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Neema Aggarwal

Electrical Engineering Student, The Cooper Union for the Advance,

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Do we rely too heavily on technology for medical diagnosis?

This week in my bioelectricity class, we discussed electric fields that can be measured on the body (eg the brain, skin, eyes) and the ability to interpret signals for diagnosis, lie detection etc. Currently, there exists clinical decision support systems (CDSS), which are interactive computer software systems designed to aid doctors with medical decisions. Various test results and other data from the patient is inputted into a CDSS which then processes it and provides a list of possible diagnosis and options for treatment. The problem is, like all machines, they can often make crucial mistakes.

Dr. Lisa Sanders, a physician at Yale School of Medicine, and technical adviser for the popular TV show, House, wrote a book called “Every Patient Tells a Story” dealing with the uncertainty doctors face when analyzing a patient’s symptoms. Sanders says that misdiagnoses account for as much as 17% of medical errors. She discusses how despite the many technological advances made recently, sometimes these diagnostic tools are to blame. Relying too heavily on machines and lab results can result in symptoms being missed. Or on the other hand, sometimes exam results are normal; blood tests, electrocardiograms, CT scans, all may suggest a healthy body even when that is not the case. It can take a trained, experienced eye to notice small details in the patients’ behavior to unravel the mysteries of an unknown illness. Sanders states, “For all the data they collect, machines lack important components for diagnosis. They cannot hear a patient’s story, touch a patient’s skin, or look into a patient’s eyes.”

My question is, have we become too dependent on machines and technology to make medical decisions for us? Have doctors been lured into a false sense of security by allowing tools like CDSS to provide answers? How can the value of intuition which comes only from experience be balanced with technology without being lost? Can machines ever be a good enough substitute for doctors?

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    Mar 30 2013: Hey Neema!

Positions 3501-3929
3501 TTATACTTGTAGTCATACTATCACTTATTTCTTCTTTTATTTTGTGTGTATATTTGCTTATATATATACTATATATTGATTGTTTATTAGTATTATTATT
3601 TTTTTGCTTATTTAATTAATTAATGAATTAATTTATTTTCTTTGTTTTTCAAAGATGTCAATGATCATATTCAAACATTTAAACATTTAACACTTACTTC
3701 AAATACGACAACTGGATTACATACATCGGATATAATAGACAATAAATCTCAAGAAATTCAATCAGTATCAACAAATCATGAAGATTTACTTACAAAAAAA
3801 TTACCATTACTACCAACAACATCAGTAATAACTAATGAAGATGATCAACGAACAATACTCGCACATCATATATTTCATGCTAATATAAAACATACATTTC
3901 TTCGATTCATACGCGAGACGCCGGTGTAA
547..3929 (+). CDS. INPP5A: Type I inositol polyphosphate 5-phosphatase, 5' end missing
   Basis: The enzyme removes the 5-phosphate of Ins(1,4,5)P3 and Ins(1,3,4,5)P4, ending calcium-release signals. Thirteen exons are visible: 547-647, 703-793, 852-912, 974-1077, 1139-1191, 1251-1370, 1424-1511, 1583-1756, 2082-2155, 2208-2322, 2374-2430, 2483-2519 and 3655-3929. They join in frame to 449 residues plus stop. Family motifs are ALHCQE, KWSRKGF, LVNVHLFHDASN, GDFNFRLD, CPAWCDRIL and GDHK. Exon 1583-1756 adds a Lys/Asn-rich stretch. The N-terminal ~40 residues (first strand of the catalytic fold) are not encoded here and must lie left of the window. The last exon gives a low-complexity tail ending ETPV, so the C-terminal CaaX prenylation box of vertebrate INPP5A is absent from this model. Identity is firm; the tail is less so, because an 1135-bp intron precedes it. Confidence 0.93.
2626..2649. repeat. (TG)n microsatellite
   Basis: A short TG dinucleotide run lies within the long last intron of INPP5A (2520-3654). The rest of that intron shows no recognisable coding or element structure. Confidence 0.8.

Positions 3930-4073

This question reminds me of this time last year, when my modern physics professor bemoaned the fact that we (the students) were of "the wolfram alpha generation." He said we had grown to depend on websites like wolfram alpha to solve integrals for us, and so our intuition wasn't where it should be, for engineering students who have to use calculus every day. Of course he was absolutely correct, and I think it applies here, as well. I think it's important to note that the machines are doing the jobs they were programmed to do, but also that there is a risk in putting too much faith in them. Doctors who use diagnostic machines on a daily basis can lose their intuition, and those that have trained only alongside the machines might not trust their intuition at all.

    On the other hand, when a diagnosis is needed, it's needed as fast as possible. Misdiagnosis can happen whether it's coming from a person or from a machine, and the more resources we have, the better. Unfortunately, I've never worked in a hospital, so I can't really say the extent to which doctors actually do depend solely on the diagnosis from the machines, but I'd have to imagine that it's balanced with their own diagnoses and hunches.
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      Mar 31 2013: Hi Hindi,
      I do agree the the ideal situation would be a perfect balance between machine diagnoses and a doctor's own hunches. And you're right that misdiagnosis can happen from a person as well as the machine. I wonder if there was some way to ensure that the balance remained without one side being weighted more heavily than it should?

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